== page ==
Differential diagnoses considered in present case were pilocytic astrocytoma, anaplastic astrocytoma, ependymoma, oligoastrocytoma and pleomorphic xanthoastrocytoma. Pilocytic astrocytoma shows characteristic presence of biphasic pattern, eosinophilic granular bodies (EGB's) and Rosenthal fibers. Myxoid change if present is usually focal. Oligoastrocytoma shows biphasic pattern comprising of oligodendroglial and astrocytic cells with presence of EGB's and Rosenthal fibers but angiocentric arrangement of tumour cells and extensive myxoid change is absent. In ependymoma, regular perivascular arrangement of tumor cells with absence of myxoid areas is noted. These tumors exhibit immunoreactivity for EMA in most cases. Although anaplastic astrocytoma demonstrates increased cellularity, nuclear atypia and mitotic figures but angiocentric pattern and diffuse myxoid change is absent. In pleomorphic xanthoastrocytoma pleomorphic lipidized cells are seen along with spindle cells. Monomorphic bipolar cells are absent. Ki -67 index is usually <1%.

There is no consensus guidelines on management of PMA. Whenever possible, gross total resection (GTR) of tumor is the primary treatment strategy. Indications for adjuvant therapy vary with patient's requirement: 1] Tumor recurrence following initial GTR 2] Partial resected tumor causing neurological impairment 3] Partial resected tumor with high Ki- 67 index or growth on follow up imaging even in absence of symptoms.

To conclude, similar to pilocytic astrocytomas, presence of anaplastic features may rarely be encountered in pilomyxoid astrocytomas also and these patients may be benefited with adjuvant therapy. For assigning any specific grade to PMA's more substantial clinical studies are required to understand the exact nature and behavior of this enigmatic tumor.


  1. Brat DJ, Scheithauer BW, Fuller GN, Tihan T (2007) Newly codified glial neoplasms of the 2007 WHO Classification of Tumours of the Central Nervous System: Angiocentric glioma, pilomyxoid astrocytoma and pituicytoma. Brain Pathol 17:319 24.
  2. Ceppa EP, Bouffet E, Griebel R, Robinson C, Tihan T (2007) The pilomyxoid astrocytoma and its relationship to pilocytic astrocytoma: report of a case and a critical review of the entity. J Neurooncol 81:191-6.
  3. Chen AS, Paldor I, Tsui AE, Yuen TI (2016) Pilomyxoid astrocytoma in the adult cerebellum. Journal of Clinical Neuroscience 27:170-173.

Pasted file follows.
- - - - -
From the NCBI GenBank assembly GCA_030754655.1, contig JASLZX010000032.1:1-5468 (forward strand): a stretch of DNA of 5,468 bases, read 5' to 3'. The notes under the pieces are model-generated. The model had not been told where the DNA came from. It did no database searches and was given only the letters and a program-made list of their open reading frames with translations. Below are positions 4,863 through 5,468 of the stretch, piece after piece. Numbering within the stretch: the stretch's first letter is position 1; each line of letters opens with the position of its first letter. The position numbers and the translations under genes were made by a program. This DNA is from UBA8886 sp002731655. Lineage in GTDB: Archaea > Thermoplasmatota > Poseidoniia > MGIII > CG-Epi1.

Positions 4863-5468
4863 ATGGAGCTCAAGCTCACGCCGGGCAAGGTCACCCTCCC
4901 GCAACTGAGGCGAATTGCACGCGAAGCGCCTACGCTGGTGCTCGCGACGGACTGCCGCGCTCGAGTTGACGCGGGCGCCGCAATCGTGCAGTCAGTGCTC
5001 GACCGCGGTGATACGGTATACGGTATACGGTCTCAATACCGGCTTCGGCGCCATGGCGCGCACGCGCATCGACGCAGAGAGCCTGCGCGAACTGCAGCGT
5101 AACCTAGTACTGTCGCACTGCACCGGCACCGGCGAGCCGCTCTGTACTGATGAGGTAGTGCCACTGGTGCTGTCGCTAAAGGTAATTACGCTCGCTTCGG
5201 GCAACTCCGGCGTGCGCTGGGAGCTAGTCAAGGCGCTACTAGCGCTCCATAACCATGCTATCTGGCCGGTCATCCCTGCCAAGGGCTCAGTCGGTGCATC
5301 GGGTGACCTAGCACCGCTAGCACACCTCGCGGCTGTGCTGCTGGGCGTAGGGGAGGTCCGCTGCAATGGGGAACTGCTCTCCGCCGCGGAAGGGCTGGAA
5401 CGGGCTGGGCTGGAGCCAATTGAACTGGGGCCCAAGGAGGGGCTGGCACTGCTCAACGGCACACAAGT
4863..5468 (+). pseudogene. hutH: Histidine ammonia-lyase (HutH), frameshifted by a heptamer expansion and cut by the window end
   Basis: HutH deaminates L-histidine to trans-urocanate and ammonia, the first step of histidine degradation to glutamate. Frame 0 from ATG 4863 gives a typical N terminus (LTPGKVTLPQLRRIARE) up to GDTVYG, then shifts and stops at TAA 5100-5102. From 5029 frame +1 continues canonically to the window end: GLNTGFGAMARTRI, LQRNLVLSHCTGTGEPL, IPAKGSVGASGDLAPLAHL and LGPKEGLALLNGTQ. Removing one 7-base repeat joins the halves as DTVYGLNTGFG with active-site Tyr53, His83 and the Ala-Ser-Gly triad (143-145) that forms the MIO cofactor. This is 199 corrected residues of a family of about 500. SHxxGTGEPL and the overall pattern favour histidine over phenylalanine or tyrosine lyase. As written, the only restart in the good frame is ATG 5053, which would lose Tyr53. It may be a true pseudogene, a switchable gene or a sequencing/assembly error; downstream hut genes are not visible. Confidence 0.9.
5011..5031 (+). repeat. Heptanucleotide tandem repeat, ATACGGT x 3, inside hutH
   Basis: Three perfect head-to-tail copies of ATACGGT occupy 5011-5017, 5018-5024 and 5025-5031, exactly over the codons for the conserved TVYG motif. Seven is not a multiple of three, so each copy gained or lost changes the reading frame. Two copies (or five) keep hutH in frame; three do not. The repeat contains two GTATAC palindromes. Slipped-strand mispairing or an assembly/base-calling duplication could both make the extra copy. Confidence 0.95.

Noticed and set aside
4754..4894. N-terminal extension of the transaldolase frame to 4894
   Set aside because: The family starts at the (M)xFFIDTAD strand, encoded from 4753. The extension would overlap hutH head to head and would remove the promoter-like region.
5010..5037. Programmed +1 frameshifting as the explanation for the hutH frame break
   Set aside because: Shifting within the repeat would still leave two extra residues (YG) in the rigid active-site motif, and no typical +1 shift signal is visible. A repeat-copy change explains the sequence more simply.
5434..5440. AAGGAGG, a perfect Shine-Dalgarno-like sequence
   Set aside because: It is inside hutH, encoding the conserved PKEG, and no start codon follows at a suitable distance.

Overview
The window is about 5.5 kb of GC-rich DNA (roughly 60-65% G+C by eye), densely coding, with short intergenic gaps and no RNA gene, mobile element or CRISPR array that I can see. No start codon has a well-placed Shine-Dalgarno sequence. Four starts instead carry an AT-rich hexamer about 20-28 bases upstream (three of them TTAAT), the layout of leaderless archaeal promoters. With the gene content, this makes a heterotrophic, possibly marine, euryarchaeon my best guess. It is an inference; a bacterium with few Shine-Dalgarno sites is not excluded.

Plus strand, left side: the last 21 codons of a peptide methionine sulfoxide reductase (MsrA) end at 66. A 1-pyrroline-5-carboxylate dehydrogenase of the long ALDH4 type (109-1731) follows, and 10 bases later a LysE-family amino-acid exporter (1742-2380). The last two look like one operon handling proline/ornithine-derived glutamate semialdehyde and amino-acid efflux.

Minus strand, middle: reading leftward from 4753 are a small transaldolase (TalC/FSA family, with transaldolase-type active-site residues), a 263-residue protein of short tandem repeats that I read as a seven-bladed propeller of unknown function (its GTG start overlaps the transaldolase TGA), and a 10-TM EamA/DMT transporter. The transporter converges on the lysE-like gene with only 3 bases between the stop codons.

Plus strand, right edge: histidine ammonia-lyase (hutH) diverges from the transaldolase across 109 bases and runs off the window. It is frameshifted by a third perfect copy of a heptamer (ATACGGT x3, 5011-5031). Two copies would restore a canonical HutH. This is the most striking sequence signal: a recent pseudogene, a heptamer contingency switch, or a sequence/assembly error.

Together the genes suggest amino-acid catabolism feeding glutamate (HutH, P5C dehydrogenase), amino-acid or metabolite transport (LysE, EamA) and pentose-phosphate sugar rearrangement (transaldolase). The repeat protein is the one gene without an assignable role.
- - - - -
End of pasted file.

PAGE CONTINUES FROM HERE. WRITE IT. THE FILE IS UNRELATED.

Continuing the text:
4. Louis DN, Perry A, Reifenberger G, von Deimling A, Figarella-Branger D, Cavenee WK, et al. (2016) The 2016 World Health Organization Classification of Tumors of the Central Nervous System: a summary. Acta Neuropathol 131:803-20.
  5. Matyja E, Grajkowska W, St?pie? K, Naganska E (2016) Heterogeneity of histopathological presentation of pilocytic astrocytoma - diagnostic pitfalls. A review. Folia Neuropathologica 54(3):197-211.
  6. Nagaishi M, Yokoo H, Hirato J, Yoshimoto Y, Nakazato Y (2011) Clinico-pathological feature of pilomyxoid astrocytomas: Three case reports. Neuropathology 31:152-157.
  7. Patibandla MR, Thotakura AK, Uppin M, Challa S, Addagada GC, Nukavarapu M (2016) Parietal pilomyxoid astrocytoma with recurrence in 10 months: A case report and review of literature. Asian Journal of Neurosurgery 11(3):323.
  8. Rodriguez FJ, Scheithauer BW, Burger PC, Jenkins S, Giannini C (2010) Anaplasia in pilocytic astrocytoma predicts aggressive behavior. Am J Surg Pathol 34(2):147- 60.
  9. Scheithauer BW, Hawkins C, Tihan T, VandenBerg SR, Burger PC (2007) Pilocytic Astrocytoma. In: Louis DN, Ohgaki H, Weistler OD, Cavenee WK, editors. WHO Classification of Tumors of the Central Nervous System. International Agency for Research on Cancer, Lyon. p. 243-4.
  10. Tihan T, Fisher PG, Kepner JL, Godfraind C, McComb RD, Goldthwaite PT, et al.(1999) Pediatric astrocytomas with monomorphous pilomyxoid features and a less favorable outcome. J Neuropathol Exp Neurol 58:1061 8.

ACKNOWLEDGMENT - We thank the technical staff (Histopathology section) at BMHRC for their support.

Contributed by Jawale P M, MD, Gulwani Hanna V, DNB MNAMS

International Society of Neuropathology